Perpendicular Gothic • The interior of Gloucester Cathedral conveys an impression of a "cage" of stone and glass. • Elaborate Decorated style tracery is no longer in evidence. or Late Gothic. it is also known as International Gothic. • is so-called because it is characterised by an emphasis on vertical lines. and the lines on both walls and windows have become sharper and less flamboyant. typical of Perpendicular architecture. the Rectilinear style. .

Features of the style • This perpendicular linearity is particularly obvious in the design of windows • Windows became very large. and the upper portion is subdivided by additional mullions and transoms. • wall surfaces are likewise divided up into vertical panels. with slimmer stone mullions than in earlier periods. . known as panel tracery. forming rectangular compartments. sometimes of immense size. allowing greater scope for stained glass craftsmen. • The mullions of the windows are carried vertically up into the arch moulding of the windows.

• Inside the church the triforium disappears. or its place is filled with panelling. which are often the finest features in the churches of this period. and greater importance is given to the clerestory windows. the spandrels being filled with quatrefoils or tracery.Features of the style • Doorways are frequently enclosed within a square head over the arch mouldings. • Pointed arches were still used throughout the period. but ogee and four-centred Tudor arches were also introduced. • The mouldings are flatter than those of the earlier periods • Some of the finest features of this period are the magnificent timber roofs .

St. Maclou Added beginning of 16th .

Its characteristic feature is the fanvault .Perpendicula r: Gloucester (choir) The Perpendicular style is a phase of late Gothic unique to England.

Gloucester The Choir The Tower .

Gloucester Vaulting in the nave Vaulting in the cloisters .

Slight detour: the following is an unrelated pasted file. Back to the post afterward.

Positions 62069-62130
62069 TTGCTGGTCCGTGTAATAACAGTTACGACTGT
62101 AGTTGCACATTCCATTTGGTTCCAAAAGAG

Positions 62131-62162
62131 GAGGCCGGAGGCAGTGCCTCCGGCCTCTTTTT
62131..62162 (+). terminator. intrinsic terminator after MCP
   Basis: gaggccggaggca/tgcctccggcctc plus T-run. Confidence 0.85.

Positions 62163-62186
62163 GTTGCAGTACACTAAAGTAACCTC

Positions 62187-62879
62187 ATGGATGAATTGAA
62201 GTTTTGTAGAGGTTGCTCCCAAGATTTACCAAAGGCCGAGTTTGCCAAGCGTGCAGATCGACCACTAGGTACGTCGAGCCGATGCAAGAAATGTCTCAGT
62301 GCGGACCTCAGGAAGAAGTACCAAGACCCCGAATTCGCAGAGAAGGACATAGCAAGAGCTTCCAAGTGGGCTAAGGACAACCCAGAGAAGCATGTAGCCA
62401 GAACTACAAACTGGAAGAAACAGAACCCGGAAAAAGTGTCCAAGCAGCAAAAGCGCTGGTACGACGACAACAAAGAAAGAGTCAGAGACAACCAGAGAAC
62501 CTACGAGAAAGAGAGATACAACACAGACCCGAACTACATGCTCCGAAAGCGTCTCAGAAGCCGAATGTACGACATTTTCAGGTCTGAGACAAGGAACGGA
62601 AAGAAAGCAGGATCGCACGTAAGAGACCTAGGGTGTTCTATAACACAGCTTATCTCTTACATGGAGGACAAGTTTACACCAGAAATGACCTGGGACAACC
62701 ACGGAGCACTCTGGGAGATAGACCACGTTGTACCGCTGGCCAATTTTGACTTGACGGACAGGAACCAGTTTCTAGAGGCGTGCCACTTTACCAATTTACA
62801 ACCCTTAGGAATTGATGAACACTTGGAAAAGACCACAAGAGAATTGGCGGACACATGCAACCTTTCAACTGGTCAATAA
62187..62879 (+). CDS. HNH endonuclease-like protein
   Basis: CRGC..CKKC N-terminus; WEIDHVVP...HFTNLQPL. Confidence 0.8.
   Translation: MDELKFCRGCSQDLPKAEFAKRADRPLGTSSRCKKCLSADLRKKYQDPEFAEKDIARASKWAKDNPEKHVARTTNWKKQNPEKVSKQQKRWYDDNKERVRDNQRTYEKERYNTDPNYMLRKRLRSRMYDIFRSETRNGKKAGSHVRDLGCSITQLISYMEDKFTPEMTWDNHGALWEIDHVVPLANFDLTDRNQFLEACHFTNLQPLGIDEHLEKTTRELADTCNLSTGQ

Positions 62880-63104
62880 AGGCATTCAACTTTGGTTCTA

Britis h Gothi c Westminste r Abbey in London is one of the world's most .

Abbey
• An abbey (from Latin abbatia, abba,
"father”) is a Christian monastery or
convent, under the authority of an Abbot
or an Abbess, who serves as the spiritual
father or mother of the community.
• The term can also refer to an establishment
which has long ceased to function as an
abbey, but continues to carry the name —
in some cases for centuries (for example,
Westminster Abbey).

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North Entrance of Westminster Abbey .

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 E: Fountain Court. H: Banqueting House. with marked reference points referred to on this page. B: Base Court.Hampton Court palace. J: Great Hall. O: Cardinal . G: South Front. D: Clock Court. M: East Gardens. A: West Front & Main Entrance. K: River Thames. F: East Front. C: Clock Tower. London Hampton Court Palace.

7 miles (18. in 1529. The palace is located 11. as Wolsey fell from favour. While the palace's styles are an accident of fate. a unity exists due to the use of pink bricks and a symmetrical. domestic Tudor and Baroque. Work halted in 1694. and the historic county of Middlesex. It was originally built for Cardinal Thomas Wolsey. balancing of successive low wings. leaving the palace in two distinct contrasting architectural styles. circa 1514. who enlarged it. Greater London. the palace was passed to the King. albeit vague. • The following century. a favourite of King Henry VIII. William III's massive rebuilding and expansion project intended to rival Versailles was begun. .8 kilometres) south west of Charing Cross and upstream of central London on the River Thames.• Hampton Court Palace is a royal palace in the London Borough of Richmond upon Thames. it has not been inhabited by the British Royal Family since the 18th century.